Significant changes to the Current Labor Law Regime made by the New PRC Labor Contract Law and their influences on future HR management
by Ma Jian Jun
Jun He Law Offices
On June 29 2007, the Standing Committee of the National People’s Congress (NPC) of the PRC held the 28th meeting and adopted the Labor Contract Law of the People’s Republic of China (the “LC Law”) which will become effective on January 1 2008. The LC Law creates significant changes to the existing labor laws, regulations, judicial interpretations and administrative rules of the PRC and will result in significant changes to the current employment relationship of all kind of employers with their employees when it becomes effective.
I. Company rules, policies and significant decisions
The LC Law specifies that an employer is required to consult the employees prior to formulation of or amendment to certain company rules or policies concerning employment disciplines and employee benefits that are directly relevant to the interests of employees. Over the course of consultation, a trade union may represent employees, or the employer may directly discuss relevant matters with all of the employees or representatives of the employees. While implementing relevant rules or important decisions, employees or their trade union have the right to discuss with an employer as to how to amend or perfect relevant rules and policies.
An employer has an obligation to notify employees of relevant rules, policies or important decisions. If an employer’s rules and policies violate a law or regulation thereby damaging the interests of employees, employees have the right to terminate the labor contract by notice to their employer at any time and to claim compensation.
Existing PRC labor laws and regulations are silent on how an employer should formulate and amend the rules and schemes that are relevant to the interests of employees.
In light of the draft of the LC Law made public before its formal promulgation, we are of the view that the terms “negotiations on a basis of equality” and “discussion” prescribed in the LC Law, are procedural provisions on the supervising right exerted by employees other than a codetermination system. We are, however, unable to determine at this time whether the phrase “any company rules or policies are against the applicable laws or regulations” in the LC Law refers only to the substantive content thereof or whether it is inclusive of the procedures stipulated therein. Additionally, no LC Law provision specifies what constitutes lawful and effective procedures for the consultation and discussion. As the LC Law specifies that the competent labor administrative authorities of the local people’s governments at the county level or above shall monitor and inspect the formation of company rules and policies that have an immediate impact on the employees’ interest, and the performance thereof, it is, in our opinion, advisable for employers to proactively consult the competent local labor administrative authorities. See Article 74 of the LC Law for details.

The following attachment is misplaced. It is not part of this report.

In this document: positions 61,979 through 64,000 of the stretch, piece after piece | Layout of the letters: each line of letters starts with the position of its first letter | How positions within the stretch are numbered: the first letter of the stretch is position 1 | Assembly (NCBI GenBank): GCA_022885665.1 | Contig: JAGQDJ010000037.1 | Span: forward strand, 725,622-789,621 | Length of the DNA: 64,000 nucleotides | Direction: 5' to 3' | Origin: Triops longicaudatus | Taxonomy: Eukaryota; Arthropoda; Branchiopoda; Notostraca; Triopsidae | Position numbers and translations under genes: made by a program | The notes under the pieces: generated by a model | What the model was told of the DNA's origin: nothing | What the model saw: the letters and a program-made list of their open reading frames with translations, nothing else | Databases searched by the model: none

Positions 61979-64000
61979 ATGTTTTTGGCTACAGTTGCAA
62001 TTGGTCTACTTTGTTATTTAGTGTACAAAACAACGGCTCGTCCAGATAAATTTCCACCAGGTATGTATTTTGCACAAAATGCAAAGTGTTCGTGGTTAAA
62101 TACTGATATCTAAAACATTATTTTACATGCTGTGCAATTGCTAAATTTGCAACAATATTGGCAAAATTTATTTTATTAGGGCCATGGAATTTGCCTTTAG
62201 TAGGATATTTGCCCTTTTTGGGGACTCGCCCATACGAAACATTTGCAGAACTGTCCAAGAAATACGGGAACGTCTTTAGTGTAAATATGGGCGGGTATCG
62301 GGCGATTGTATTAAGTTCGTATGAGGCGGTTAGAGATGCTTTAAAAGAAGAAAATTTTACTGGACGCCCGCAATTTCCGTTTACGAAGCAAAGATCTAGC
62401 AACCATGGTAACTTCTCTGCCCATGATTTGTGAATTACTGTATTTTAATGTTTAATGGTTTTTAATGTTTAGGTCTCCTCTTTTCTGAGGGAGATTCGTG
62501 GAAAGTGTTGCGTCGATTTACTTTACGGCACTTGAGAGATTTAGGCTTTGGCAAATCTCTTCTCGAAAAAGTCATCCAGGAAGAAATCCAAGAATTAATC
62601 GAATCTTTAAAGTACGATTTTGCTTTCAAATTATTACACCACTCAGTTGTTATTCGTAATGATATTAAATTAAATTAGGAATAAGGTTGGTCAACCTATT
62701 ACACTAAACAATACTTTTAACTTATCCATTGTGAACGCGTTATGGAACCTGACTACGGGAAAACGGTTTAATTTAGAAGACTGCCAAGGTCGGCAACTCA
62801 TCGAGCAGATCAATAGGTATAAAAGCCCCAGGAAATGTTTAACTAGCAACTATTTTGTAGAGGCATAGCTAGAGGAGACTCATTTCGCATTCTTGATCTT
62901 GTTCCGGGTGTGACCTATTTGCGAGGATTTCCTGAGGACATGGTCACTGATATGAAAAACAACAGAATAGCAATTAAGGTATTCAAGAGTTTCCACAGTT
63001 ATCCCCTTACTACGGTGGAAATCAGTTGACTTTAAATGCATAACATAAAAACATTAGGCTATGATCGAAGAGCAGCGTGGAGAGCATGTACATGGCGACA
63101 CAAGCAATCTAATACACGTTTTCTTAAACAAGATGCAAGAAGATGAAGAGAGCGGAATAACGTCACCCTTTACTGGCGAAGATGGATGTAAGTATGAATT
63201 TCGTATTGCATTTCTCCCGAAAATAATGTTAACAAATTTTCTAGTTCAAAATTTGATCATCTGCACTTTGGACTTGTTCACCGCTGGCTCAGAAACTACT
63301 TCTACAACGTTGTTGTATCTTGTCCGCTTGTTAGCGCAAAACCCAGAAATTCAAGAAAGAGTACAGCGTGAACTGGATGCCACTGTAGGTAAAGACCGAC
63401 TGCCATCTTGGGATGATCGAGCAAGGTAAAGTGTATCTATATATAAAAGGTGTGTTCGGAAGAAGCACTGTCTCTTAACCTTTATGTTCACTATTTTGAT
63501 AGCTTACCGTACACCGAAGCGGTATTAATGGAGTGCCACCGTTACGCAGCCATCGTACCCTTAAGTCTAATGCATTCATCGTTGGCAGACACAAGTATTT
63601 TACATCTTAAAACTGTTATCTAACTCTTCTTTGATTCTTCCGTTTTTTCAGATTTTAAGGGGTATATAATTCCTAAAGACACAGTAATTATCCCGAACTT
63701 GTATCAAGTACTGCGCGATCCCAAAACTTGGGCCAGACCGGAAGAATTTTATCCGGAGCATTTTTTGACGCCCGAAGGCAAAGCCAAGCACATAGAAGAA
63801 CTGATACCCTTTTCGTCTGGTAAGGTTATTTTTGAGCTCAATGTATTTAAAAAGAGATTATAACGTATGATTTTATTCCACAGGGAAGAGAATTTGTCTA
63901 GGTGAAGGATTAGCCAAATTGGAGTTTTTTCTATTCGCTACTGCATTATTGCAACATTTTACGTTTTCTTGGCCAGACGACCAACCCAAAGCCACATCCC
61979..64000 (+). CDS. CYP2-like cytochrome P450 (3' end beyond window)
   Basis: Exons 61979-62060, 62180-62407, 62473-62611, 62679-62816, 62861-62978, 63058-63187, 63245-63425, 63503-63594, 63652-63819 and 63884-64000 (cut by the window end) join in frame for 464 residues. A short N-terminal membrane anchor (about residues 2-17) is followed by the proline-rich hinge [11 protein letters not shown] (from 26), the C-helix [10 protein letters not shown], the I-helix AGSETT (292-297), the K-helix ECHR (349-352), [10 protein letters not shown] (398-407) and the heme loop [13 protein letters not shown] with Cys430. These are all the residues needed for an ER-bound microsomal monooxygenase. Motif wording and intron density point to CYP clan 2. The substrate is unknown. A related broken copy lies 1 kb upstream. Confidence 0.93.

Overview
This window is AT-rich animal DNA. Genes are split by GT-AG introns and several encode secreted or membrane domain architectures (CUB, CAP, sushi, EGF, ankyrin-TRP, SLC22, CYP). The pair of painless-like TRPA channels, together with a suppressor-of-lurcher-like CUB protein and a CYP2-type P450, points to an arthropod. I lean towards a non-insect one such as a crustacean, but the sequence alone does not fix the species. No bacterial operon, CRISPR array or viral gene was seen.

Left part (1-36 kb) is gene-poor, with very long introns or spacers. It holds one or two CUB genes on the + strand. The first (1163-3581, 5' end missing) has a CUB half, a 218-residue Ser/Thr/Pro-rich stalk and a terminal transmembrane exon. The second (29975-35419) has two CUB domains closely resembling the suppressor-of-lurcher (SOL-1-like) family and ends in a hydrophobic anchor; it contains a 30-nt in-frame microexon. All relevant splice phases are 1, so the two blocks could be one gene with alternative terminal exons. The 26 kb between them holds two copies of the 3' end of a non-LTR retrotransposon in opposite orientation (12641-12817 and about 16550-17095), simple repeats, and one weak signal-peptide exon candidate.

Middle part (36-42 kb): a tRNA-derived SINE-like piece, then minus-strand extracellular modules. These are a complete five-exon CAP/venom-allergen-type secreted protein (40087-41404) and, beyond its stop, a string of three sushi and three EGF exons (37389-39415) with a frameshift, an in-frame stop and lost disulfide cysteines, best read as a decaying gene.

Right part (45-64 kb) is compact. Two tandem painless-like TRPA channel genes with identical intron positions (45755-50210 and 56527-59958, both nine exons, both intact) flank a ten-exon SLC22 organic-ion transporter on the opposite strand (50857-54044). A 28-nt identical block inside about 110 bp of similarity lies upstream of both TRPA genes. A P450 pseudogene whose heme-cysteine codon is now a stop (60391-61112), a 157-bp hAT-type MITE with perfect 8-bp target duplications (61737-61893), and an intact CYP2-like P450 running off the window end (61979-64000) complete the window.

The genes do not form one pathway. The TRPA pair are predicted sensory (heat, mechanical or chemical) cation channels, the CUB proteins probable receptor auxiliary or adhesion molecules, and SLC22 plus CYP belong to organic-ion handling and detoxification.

II. Mass redundancies
Under the LC Law, if an employer decides to terminate more than 20 employees or the total number of employees to be made redundant represent 1/10 of the total labor force, the employer is required to satisfy one of the following 4 conditions: (i) the employer needs reorganization under bankruptcy law; (ii) the employer has encountered severe difficulties in business operation; (iii) the employer still needs to terminate employees after transferring businesses, conducting significant technological reforms or changing its business methods and having amended labor contracts; or (iv) the labor contracts cannot be performed due to a significant change in circumstances. The last two circumstances are newly added in the LC Law.
We are of the opinion that employers undergoing a merger and acquisition transaction involving the transfer of employees will inevitably be affected by the above provisions. Under the existing Labor Law, when an employer transfers employees on a large scale as a result of major changes in the objective circumstances such as asset transfer, the employer is not obliged to explain the situation to the trade union or to all of its employees a month in advance, nor does the employer need to listen to their comments or report the employee transfer plan to the competent labor authority. Under the LC Law, however, employers must notify the trade union or all of the employees of the redundancy plan, solicit their opinions, and report to the competent labor authority.
We present the information and analysis above for your reference only. The English version of this memorandum shall not be construed as the official legal opinion of Jun He Law Offices